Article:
Unfortunately, there are several drawbacks associated with microchannel coolers: small channel dimensions place strict requirements on coolant filtration and the working fluid viscosity; delivery of an adequate coolant flow demands a large pressure drop, and therefore a high pumping power in scaled-up systems; and erosion of the cooler limits the lifetime of microchannel-cooled lasers to about 5000 hours. Due to all these issues, during the last decade there has been a drop in the number of diode laser vendors using this cooling technology. In its place are conductively cooled approaches, which have inferior thermal management and significant weight and size penalties.
With our novel semiconductor laser cooling approach we are able to deliver greatly improved performance while avoiding issues that plague conventional microchannel coolers. Out goes the deionised water coolant and in its place is an industrial fluid, such as a refrigerant or a corrosion-inhibiting glycol-water mixture. These alternatives are preferred to deionized water in many applications, because they operate over a wide temperature range and are less prone to corroding the cooling system. Due to the higher viscosity of glycol-water fluids than water, we replace the small micro-channels with macro-channels that have diameters of hundreds of microns. To aid cooling, these channels are brought very close to the emitters – they are separated by a gold-plated copper wall that is as thin as it possibly can be while maintaining structural stability.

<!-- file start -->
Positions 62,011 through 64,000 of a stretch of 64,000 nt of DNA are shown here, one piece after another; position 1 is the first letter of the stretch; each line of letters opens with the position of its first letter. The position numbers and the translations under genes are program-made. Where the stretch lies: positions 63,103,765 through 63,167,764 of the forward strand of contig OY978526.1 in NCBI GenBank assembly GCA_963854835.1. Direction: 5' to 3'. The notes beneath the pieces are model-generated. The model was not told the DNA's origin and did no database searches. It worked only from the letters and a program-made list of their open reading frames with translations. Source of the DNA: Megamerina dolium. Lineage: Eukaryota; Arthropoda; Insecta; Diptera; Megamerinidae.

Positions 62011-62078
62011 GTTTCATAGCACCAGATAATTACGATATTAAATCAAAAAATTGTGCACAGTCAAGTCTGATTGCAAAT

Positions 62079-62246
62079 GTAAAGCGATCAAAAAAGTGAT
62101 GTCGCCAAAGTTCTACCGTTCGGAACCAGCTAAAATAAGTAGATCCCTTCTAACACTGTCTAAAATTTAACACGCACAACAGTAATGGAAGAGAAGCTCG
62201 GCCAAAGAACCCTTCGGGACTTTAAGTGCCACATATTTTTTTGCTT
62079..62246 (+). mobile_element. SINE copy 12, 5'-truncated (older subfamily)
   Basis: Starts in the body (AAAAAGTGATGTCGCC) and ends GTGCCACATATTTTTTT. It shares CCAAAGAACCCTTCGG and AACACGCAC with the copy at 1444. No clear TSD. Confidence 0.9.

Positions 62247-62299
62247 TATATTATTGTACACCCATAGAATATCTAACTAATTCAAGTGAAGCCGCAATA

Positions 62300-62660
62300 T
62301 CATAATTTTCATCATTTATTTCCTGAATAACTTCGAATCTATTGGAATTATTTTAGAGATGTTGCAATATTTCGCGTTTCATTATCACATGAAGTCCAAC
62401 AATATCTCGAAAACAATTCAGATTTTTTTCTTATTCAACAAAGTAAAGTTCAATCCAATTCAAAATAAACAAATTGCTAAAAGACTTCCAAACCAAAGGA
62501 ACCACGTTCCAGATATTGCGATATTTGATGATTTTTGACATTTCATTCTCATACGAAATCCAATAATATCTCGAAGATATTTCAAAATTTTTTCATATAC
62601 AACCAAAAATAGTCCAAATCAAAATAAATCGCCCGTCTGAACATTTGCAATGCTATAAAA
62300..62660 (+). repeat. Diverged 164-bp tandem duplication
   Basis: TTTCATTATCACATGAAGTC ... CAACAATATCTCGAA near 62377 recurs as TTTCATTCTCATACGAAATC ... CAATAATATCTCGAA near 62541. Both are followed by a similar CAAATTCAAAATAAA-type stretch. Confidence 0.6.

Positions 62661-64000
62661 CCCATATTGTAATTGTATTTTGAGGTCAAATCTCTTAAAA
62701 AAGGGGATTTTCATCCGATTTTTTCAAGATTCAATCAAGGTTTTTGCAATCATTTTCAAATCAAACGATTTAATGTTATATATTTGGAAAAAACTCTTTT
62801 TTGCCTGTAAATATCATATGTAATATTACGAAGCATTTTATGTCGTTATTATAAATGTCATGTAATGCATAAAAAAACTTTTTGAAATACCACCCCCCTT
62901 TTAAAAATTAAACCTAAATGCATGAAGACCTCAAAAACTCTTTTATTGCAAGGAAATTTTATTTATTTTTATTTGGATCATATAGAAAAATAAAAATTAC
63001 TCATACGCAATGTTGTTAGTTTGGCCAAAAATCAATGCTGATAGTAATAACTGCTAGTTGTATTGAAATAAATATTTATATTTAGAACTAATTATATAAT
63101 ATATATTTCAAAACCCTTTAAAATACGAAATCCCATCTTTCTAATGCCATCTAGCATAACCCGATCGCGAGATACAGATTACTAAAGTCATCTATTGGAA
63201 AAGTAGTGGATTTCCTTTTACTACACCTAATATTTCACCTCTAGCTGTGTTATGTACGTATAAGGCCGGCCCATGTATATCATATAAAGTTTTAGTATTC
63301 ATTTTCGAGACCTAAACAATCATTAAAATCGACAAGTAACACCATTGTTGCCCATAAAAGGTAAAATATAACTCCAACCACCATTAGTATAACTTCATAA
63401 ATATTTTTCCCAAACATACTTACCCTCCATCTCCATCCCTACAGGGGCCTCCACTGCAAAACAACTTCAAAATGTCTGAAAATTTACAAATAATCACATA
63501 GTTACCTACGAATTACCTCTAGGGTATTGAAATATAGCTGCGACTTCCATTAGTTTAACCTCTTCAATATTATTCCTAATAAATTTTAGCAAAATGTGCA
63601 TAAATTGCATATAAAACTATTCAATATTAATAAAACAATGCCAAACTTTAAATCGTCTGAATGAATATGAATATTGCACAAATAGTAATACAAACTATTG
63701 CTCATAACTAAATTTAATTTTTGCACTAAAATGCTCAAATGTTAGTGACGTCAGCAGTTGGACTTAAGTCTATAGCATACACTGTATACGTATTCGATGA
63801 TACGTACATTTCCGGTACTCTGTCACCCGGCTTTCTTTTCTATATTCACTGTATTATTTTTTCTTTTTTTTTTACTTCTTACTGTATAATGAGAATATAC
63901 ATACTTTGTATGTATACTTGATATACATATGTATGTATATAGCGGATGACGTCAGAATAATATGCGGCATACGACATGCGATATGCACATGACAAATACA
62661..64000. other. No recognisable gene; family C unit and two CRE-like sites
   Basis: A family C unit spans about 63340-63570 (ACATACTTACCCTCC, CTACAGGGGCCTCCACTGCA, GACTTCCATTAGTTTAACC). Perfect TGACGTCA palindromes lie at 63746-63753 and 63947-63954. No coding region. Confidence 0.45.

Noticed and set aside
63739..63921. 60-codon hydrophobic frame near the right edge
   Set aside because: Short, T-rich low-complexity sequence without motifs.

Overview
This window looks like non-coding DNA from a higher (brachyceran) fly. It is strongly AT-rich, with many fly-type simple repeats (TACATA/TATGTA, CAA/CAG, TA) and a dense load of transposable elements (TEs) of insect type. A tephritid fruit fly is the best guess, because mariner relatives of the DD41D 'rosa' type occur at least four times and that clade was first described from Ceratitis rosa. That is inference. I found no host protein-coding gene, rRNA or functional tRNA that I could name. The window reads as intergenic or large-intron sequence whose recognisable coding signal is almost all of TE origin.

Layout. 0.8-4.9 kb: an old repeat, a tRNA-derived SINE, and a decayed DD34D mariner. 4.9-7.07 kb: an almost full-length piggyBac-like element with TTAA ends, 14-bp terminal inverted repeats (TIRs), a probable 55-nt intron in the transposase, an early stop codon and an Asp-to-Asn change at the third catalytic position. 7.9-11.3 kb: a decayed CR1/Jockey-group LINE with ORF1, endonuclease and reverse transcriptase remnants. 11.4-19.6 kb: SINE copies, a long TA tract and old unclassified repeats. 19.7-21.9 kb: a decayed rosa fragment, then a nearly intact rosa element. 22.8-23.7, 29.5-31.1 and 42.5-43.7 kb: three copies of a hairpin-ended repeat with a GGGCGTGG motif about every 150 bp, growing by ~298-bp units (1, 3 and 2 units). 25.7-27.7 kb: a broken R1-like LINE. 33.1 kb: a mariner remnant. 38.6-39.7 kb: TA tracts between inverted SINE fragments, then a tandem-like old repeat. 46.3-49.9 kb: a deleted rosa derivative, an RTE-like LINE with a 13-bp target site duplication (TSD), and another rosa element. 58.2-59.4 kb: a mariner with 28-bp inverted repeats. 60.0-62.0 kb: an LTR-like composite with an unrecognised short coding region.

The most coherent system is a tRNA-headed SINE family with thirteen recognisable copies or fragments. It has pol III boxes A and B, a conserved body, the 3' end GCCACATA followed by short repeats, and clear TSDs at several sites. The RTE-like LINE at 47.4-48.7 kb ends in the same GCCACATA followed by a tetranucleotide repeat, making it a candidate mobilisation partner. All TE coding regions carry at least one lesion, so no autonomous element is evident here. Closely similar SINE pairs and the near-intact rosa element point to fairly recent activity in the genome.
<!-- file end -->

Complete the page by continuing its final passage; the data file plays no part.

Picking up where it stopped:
Another innovation of ours is that instead of having the coolant flowing parallel to the laser array, we employ a jet impingement technology, with the coolant impinging perpendicularly. This approach has the edge over the conventional one, producing the highest possible heat transfer coefficient and ensuring the minimum temperature rise from the coolant to the laser emitters. Reducing the temperature rise, in conjunction with enabling chip operation at a high junction temperature, allows pump operation at high heatsink temperatures. Operated in this regime, the laser chip is cooled effectively by liquids at a relatively high temperature.